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Opposition Leader Juan Guaidó Returns To Venezuela After Warm U.S. Reception


Venezuela's opposition leader Juan Guaido, fresh off a warm, bipartisan reception in Washington, has landed back home to a chaotic scene at the Caracas airport. Supporters of President Nicolas Maduro screamed at the opposition lawmakers who'd come to greet Guaido. NPR's Philip Reeves was at the airport and joins us now. And, Phil, can you just describe the scene of this arrival?

PHILIP REEVES, BYLINE: Yes. It was pretty chaotic and somewhat of a hostile reception. It must be said. Guaido went overseas last year and came back to a cheering crowd of supporters. This time, he came back to a large crowd, but among the crowd, there were a lot of supporters of the government of Nicolas Maduro, who he's trying to oust. The government of Maduro clearly mobilized its supporters to give this hostile reception to Guaido. They chanted hostile slogans. They called for him to be imprisoned, to be arrested.

There's another reason there was a big crowd here. Only a couple of days ago, the U.S. sanctioned the Venezuelan state-run airline, Conviasa. And this is - this airport is the base for Conviasa, and many of its employees were out there waiting to greet Guaido in a hostile manner, partly to protest the sanctions but also to protest against his return.

CORNISH: How did Guaido respond to all this?

REEVES: He moved through the airport very quickly. He was being hectored by Maduro supporters as he walked through. People were throwing plastic water bottles. When he got into his car and drove away, someone threw a plastic cone at it. It was a very volatile scene. He - there were some opposition supporters - in other words, his supporters - who came to the airport to welcome him, including members of the National Assembly who supported him. They say they were stopped by the police.

And the Venezuelan military also stationed some armored vehicles on the road from the airport in a show of strength, which, I think, was designed to intimidate Guaido as he moved away from the airport. There were fights between supporters of Guaido and supporters of the government. It really was a pretty chaotic scene.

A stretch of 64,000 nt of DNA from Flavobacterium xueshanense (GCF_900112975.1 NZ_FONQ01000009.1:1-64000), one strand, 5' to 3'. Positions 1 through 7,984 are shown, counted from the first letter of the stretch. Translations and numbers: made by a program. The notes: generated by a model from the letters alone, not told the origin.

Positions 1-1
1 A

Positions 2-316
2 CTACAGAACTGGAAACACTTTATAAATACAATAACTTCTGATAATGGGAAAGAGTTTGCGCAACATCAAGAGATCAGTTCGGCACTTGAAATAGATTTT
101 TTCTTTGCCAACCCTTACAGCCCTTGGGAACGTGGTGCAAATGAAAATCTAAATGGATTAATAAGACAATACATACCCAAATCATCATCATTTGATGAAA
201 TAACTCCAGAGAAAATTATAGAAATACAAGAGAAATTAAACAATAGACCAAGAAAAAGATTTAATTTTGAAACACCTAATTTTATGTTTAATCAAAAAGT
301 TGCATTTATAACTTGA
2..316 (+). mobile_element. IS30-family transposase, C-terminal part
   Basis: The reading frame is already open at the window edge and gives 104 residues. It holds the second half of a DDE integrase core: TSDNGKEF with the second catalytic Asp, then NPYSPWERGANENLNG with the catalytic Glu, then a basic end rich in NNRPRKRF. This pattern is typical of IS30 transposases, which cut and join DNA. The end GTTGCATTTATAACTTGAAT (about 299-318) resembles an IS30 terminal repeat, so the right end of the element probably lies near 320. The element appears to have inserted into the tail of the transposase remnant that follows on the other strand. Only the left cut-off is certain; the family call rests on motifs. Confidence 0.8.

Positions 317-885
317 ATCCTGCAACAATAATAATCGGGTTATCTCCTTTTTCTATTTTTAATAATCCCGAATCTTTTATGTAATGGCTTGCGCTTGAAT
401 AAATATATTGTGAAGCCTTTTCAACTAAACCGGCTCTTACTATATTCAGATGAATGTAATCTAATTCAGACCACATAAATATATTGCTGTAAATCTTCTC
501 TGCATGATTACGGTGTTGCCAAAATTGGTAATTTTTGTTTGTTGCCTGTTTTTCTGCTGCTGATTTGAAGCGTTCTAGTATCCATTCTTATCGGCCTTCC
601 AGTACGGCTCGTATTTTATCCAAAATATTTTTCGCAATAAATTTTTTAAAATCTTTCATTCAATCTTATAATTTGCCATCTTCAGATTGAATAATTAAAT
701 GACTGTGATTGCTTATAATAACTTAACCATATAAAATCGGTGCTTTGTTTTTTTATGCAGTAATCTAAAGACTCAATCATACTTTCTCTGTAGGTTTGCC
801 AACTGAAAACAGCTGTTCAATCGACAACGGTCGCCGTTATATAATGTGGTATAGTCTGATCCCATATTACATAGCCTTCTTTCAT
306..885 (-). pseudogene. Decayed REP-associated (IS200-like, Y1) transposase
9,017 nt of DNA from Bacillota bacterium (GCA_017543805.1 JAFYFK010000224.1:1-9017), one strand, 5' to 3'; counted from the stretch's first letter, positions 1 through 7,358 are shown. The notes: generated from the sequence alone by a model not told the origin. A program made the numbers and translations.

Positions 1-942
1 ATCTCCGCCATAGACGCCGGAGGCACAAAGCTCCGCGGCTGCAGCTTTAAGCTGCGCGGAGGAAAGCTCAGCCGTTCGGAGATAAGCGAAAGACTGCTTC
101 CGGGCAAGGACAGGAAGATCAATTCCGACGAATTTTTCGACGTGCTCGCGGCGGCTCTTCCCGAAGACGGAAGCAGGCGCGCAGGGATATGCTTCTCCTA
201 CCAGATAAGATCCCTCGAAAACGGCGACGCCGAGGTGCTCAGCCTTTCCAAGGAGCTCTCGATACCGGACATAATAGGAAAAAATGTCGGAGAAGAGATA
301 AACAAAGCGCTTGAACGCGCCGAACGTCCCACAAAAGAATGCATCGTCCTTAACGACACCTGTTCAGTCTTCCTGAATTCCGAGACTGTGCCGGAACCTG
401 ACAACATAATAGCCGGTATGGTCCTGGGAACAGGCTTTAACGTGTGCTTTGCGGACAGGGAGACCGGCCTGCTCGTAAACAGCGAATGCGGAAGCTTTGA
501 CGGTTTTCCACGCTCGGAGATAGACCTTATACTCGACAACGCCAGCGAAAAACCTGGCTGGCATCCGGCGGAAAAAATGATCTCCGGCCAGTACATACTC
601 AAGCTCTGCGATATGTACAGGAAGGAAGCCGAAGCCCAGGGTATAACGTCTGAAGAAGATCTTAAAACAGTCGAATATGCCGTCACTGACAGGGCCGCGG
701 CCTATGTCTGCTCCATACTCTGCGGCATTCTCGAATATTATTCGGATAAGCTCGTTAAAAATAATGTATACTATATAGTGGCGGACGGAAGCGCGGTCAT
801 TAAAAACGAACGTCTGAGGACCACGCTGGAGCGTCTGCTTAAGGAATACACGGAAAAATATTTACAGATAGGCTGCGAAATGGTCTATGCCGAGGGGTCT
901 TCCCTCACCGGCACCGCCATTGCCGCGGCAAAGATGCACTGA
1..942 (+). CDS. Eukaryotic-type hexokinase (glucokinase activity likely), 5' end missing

CORNISH: At the same time, there was speculation that the Maduro government had plans to jail Guaido the moment he arrived. What happened to that? Where did Guido head after he landed?

REEVES: Well, there's been debate about whether the Maduro government would do that or not. And I think the majority view was that Maduro wouldn't do it because he regards Guaido as much weaker now than he was a year ago and that, by arresting him, he would be playing into the hands of Guaido because there'll be an enormous international outcry from the 60 or so countries that recognize Guaido as the legitimate leader of this country. However, in a situation like this, nothing is certain, and there are certainly concerns among the opposition that that might happen.

CORNISH: And so what's Guaido's strategy against all this?

REEVES: It's a very big challenge now for Guaido because it's been more than a year since he really launched this campaign to oust Maduro, and he has now to find new ways of applying pressure to Maduro at a time when he's way weaker. And the economy here, though is still in a drastic condition, has somewhat stabilized. Maduro is stronger now than he has been in the recent past, and if you ask people what those ways are, it's very hard to get a straight answer from them. They tend to say, Guaido will show us what he intends to do when he arrives back in this country, which he has just done.

CORNISH: That's NPR's Philip Reeves in Caracas. Thanks for your reporting.

REEVES: You're welcome.

(SOUNDBITE OF ZALAGASPER SONG, "SEBI") Transcript provided by NPR, Copyright NPR.

NPR transcripts are created on a rush deadline by an NPR contractor. This text may not be in its final form and may be updated or revised in the future. Accuracy and availability may vary. The authoritative record of NPR’s programming is the audio record.

Philip Reeves is an award-winning international correspondent covering South America. Previously, he served as NPR's correspondent covering Pakistan, Afghanistan, and India.